• Strengthen U.S. diplomacy. Congress and the president must commit to robust, long-term investments in diplomats, embassy security, and effective foreign policy communications strategies and tools. We also must gear up our foreign assistance programs.

• Expand and globalize the Nunn-Lugar program. Since 1991 the Nunn-Lugar Cooperative Threat Reduction Program has worked effectively to safeguard and destroy the immense stockpiles of weapons of mass destruction in the former Soviet Union. We need to redouble these efforts and expand the process to all nations where cooperation can be secured.

• Promote trade. Free trade is essential to strengthening our economy, building alliances and spreading the benefits of market economics. Expanding trade in the developing world is essential to building the conditions that dampen terrorist recruitment and political resentment.

• Strengthen and build alliances. The stronger our alliances, the more likely we are to have partners who will share financial burdens and support our efforts against terrorism.

• Reinvigorate our commitment to democracy, the environment, energy and development. The United States must reassert itself as a positive force for democracy and development. This must include improving energy supplies worldwide to free up resources in developing nations and reduce the dependence of the world economy on Persian Gulf oil. International environmental protection is required for successful economic development in many regions. Environmental concerns are linked to the dismantling of weapons, our ability to build alliances and political attitudes toward trade expansion.

These five campaigns will require not only money but also political leadership from the Bush administration and Congress. We must explain to the American people why these campaigns are as critical to the war on terrorism as our military efforts. Without them we will relegate ourselves to fighting a holding action in which time is on the side of the terrorists.
Amen to every word of that. I hope decision-makers in both parties are paying close attention to everything he says.
1:49 AM
Not a very Super Bowl
Tampa Bay's 48-21 win over the Raiders was an oddly uninteresting game. The Bucs' brilliant defense, combined with an uncharacteristically inept Oakland offense, led them to their first NFL championship. It looked like it might get interesting in the fourth quarter as the Raiders finally decided to show up, but the 34-3 hole they got into was too deep to get out of. Congratulations to Tampa on a well-earned title--they dominated all three of their playoff opponents and left no doubt as to who the best team in the league was this season.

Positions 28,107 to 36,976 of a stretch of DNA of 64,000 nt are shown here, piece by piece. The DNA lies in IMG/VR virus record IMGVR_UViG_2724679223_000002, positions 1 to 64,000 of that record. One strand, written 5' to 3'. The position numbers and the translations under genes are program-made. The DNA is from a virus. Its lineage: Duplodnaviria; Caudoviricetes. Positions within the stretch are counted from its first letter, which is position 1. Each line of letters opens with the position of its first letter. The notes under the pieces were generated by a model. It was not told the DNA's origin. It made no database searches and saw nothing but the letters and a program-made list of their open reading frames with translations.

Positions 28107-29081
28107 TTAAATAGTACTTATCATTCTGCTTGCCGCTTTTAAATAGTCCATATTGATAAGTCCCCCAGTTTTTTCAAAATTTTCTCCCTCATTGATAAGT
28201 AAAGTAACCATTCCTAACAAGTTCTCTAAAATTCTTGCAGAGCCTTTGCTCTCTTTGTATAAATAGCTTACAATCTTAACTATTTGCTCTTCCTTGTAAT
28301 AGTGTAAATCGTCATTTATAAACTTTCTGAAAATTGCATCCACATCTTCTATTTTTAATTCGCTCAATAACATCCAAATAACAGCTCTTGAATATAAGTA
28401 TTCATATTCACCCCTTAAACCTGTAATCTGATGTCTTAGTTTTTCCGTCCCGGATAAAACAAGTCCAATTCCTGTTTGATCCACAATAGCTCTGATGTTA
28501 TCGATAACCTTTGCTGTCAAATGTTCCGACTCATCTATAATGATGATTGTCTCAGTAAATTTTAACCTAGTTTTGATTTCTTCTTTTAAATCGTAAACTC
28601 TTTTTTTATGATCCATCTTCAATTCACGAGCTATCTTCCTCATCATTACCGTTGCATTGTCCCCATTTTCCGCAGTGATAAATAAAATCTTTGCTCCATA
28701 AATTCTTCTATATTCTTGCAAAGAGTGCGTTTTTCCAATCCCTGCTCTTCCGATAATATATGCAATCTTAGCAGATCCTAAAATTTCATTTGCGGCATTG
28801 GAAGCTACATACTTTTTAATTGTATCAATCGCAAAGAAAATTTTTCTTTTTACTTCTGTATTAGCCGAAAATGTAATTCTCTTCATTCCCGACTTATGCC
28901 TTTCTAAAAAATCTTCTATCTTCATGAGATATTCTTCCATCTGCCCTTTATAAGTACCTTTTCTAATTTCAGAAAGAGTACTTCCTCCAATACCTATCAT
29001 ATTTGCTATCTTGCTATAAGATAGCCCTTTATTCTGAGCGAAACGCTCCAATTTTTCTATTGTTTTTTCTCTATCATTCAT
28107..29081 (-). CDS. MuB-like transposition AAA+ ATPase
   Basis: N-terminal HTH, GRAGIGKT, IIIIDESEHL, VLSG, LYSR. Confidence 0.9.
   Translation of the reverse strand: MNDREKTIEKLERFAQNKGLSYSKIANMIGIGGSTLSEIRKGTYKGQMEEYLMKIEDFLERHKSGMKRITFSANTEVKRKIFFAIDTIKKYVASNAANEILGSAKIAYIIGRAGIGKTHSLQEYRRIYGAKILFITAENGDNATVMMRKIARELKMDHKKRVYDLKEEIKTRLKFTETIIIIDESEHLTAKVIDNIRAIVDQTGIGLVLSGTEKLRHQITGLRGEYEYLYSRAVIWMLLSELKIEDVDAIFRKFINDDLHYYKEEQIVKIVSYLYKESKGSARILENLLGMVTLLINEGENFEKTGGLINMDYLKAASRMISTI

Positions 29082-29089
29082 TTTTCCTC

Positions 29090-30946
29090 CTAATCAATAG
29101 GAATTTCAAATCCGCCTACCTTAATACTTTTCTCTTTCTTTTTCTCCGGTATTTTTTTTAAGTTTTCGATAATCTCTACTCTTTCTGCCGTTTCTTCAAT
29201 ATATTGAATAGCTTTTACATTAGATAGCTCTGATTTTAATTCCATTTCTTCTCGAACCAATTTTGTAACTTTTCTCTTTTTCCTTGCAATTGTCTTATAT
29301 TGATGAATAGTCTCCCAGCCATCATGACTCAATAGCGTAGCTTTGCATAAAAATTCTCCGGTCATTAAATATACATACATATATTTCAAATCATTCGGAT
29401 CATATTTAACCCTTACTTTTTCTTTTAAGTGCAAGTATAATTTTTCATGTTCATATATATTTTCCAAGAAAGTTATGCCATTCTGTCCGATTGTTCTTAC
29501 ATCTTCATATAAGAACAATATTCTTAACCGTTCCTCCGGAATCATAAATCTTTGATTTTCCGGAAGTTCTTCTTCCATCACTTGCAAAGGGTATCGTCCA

12:46 AM
:: Sunday, January 26, 2003 ::
I hope the administration has thought about this
Ehud Ya'ari is optimistic about America achieving its goals in an Iraq war, but he goes into great detail about the most pressing potential problem and how to get around it:
The most serious danger lurking in Iraq [is] a war that will set off a farhoud of enormous proportions, farhoud being the particular term in colloquial Iraqi Arabic for a pogrom -- namely, the massacre of the Jews of Baghdad in 1941 -- or a general settling of accounts. A limping military campaign (like the Israeli Army’s tortuous journey to Beirut) could, by dint of its slow, careful pace, spark any number of farhouds in a country where every ethnic group, every tribe and every district harbors a huge impulse, built up over 30 years and more, to avenge anyone who wronged them under Saddam...

The threat of farhouds is more serious than the fighting capabilities of the divisions of the Republican Guard. The only way to allay this most palpable risk is for the Americans to make a decisive overland drive to Baghdad -- a left hook from Kuwait via Samawa and Nasiriya, on the highway that skirts the valley and the desert, straight to the capital. The journey can be done in 10 hours in a private car. Armored divisions will need two to three days, but any more than that will be an invitation to a farhoud.

The regular Iraqi troops must remain in their barracks. The division commanders should in no way volunteer to help the American forces in the race to Baghdad. It must be made clear that whoever stays put will not risk being bombed from the air, and whoever dares to move will be smashed.

The Americans would do better to leave the Ba’ath party bureaucracy intact, and there is nothing to be gained from bombing the infrastructure. The motto should be "Saddam first. De-Saddamization much later. And de-Ba’athization only after that."

And most importantly, the Iraqis have to be informed that there is already a prepared model for a future regime based on a Shi’ite-Kurdish consensus that preserves the rights of the Sunni minority, along with the rights of the other, smaller ethnic groups.